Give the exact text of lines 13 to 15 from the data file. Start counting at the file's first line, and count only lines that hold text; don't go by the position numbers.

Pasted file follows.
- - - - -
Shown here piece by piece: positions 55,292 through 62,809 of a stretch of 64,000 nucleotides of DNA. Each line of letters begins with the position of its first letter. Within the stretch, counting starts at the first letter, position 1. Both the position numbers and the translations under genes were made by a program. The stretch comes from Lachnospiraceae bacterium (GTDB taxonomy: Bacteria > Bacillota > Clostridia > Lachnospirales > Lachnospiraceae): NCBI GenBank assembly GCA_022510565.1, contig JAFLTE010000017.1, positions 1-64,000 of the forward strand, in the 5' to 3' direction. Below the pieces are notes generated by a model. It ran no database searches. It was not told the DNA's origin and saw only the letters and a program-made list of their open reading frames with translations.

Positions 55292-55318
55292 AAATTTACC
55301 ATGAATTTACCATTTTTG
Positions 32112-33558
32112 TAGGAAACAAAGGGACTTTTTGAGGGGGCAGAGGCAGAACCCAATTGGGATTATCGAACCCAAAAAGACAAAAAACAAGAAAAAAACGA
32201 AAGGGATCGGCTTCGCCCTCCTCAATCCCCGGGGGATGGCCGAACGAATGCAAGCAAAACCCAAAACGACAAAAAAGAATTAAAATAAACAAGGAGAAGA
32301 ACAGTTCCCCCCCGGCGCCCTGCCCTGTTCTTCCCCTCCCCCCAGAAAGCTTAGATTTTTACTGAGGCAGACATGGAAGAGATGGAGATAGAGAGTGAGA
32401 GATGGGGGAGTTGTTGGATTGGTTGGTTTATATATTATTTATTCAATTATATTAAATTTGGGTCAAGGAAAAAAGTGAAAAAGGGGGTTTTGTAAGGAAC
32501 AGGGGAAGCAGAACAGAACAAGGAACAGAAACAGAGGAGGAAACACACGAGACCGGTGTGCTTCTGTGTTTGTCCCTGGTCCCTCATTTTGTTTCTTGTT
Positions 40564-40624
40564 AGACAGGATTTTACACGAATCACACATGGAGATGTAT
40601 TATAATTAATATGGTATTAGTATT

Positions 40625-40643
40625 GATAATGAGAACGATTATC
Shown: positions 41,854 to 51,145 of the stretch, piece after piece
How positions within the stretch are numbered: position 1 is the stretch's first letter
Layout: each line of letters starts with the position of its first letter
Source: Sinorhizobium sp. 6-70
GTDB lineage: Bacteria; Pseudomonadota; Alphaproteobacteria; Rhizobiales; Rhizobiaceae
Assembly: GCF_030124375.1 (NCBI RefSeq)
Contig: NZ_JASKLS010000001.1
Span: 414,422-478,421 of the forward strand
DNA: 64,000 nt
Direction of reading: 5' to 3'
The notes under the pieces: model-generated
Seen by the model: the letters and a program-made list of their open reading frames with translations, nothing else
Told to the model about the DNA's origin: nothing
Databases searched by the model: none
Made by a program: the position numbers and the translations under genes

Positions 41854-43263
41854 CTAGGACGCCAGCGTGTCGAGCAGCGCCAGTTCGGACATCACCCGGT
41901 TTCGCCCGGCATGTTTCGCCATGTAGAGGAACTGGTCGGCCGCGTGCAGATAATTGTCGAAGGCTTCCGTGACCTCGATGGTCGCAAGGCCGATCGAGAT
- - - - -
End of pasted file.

40601 TATAATTAATATGGTATTAGTATT

Positions 40625-40643
40625 GATAATGAGAACGATTATC